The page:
In a memo to U.S. attorney’s offices released Friday morning, U.S. Attorney General Jeff Sessions ordered federal prosecutors to seek the toughest charges and maximum possible sentences available, reversing an Obama-era policy that sought to avoid mandatory minimum sentences for certain low-level drug crimes.
While the two-page directive leaves some discretion for prosecutors to avoid federal sentencing guidelines, the overall message is clear: Federal prosecutors have the green light to go hard after any and all drug offenses. “It is a core principle that prosecutors should charge and pursue the most serious, readily provable offense,” Sessions wrote in the memo.
“We are returning to the enforcement of the laws as passed by Congress, plain and simple,” Sessions said in a speech Friday. “If you are a drug trafficker, we will not look the other way, we will not be willfully blind to your misconduct.”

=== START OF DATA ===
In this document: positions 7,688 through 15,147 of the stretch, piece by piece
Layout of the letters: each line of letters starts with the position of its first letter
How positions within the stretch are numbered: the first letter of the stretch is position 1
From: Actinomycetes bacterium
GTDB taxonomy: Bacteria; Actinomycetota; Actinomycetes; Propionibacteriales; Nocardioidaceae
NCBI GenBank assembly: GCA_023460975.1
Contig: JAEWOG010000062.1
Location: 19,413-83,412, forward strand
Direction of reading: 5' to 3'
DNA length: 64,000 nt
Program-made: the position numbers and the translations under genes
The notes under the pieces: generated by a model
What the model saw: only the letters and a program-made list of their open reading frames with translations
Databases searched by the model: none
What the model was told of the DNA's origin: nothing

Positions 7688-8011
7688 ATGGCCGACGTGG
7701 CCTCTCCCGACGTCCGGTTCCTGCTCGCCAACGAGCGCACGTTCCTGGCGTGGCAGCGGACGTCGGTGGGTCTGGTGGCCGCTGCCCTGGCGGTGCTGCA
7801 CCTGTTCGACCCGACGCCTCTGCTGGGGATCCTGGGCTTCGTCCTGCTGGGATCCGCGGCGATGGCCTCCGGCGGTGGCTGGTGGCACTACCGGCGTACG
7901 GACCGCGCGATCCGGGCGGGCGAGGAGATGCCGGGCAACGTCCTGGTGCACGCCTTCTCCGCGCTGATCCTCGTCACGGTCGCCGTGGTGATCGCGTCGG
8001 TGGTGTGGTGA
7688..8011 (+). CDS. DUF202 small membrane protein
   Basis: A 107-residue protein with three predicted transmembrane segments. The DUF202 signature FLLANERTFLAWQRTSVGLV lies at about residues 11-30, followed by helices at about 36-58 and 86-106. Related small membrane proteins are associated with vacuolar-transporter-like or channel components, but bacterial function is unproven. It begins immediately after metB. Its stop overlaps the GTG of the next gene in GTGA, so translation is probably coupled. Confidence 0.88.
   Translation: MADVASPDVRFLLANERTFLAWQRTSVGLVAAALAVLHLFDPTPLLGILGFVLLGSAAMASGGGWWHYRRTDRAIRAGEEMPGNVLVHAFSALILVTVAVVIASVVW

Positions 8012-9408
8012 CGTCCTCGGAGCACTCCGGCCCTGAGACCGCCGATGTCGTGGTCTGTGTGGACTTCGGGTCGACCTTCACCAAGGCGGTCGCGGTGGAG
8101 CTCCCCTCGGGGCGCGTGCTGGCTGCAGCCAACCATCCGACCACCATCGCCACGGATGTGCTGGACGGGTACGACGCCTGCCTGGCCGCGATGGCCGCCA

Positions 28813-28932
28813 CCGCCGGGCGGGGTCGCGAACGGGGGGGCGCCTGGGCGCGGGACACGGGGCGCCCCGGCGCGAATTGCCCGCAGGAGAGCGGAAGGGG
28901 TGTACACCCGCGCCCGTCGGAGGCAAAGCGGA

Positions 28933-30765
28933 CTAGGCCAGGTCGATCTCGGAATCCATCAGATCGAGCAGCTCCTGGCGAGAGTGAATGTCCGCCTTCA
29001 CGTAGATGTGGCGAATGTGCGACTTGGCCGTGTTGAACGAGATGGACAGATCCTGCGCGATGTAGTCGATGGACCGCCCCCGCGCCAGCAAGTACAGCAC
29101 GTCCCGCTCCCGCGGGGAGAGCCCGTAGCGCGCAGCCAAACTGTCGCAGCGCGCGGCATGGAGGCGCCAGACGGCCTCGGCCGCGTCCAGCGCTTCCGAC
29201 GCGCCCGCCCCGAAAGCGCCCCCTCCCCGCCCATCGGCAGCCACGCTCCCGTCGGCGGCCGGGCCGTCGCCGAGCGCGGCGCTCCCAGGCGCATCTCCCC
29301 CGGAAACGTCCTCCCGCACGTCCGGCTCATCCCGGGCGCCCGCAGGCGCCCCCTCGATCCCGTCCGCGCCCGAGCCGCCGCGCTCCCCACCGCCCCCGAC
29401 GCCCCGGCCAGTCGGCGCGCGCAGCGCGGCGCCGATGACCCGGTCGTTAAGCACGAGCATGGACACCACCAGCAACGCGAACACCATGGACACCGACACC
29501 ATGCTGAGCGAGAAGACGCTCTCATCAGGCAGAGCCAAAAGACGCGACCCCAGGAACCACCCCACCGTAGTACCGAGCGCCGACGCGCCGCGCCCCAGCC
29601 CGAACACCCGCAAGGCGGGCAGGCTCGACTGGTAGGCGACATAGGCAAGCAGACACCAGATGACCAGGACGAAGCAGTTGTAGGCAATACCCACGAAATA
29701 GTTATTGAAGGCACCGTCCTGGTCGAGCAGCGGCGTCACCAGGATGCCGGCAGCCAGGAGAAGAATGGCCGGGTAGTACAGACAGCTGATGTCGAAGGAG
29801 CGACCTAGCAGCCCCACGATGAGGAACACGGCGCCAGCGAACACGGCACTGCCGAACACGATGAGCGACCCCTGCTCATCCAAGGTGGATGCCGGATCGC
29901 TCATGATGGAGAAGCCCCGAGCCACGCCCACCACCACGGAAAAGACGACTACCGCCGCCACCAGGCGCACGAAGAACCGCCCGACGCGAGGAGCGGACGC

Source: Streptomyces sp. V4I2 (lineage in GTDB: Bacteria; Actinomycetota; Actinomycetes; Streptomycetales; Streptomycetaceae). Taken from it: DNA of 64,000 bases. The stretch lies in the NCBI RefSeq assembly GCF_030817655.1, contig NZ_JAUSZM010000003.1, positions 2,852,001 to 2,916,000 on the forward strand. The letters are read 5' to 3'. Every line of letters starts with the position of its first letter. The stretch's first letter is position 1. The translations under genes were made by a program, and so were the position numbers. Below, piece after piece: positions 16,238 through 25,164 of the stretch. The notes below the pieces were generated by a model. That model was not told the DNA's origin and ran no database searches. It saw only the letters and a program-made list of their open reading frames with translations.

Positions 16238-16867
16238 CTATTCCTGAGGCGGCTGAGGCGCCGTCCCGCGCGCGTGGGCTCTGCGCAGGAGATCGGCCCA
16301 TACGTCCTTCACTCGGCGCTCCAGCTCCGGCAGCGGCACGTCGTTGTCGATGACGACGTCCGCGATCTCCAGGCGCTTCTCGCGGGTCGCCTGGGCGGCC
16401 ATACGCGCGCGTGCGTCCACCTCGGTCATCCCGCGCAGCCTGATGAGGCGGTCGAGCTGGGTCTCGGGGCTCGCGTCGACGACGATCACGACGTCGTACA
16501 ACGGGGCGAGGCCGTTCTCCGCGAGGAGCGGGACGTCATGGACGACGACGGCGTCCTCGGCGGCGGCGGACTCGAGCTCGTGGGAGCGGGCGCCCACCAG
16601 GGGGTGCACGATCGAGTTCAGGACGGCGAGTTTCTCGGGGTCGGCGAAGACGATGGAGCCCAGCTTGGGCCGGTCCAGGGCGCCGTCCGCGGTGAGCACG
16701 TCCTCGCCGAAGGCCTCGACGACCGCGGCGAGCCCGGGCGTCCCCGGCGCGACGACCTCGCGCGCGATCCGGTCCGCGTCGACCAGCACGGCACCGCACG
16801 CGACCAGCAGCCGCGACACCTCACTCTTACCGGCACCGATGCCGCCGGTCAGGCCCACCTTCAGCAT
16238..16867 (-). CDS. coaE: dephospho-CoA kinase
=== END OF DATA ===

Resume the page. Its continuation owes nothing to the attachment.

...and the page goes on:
The shift marks the first significant return by the Trump administration to the drug war policies that the Obama administration tried to moderate. In 2013, former Attorney General Eric Holder ordered federal prosecutors to avoid charging certain low-level offenders with drug charges that triggered long mandatory sentences.
The federal prison population dropped for the first time in three decades in 2014, and has continued to fall since, although the Bureau of Prisons is still operating at over its rated capacity.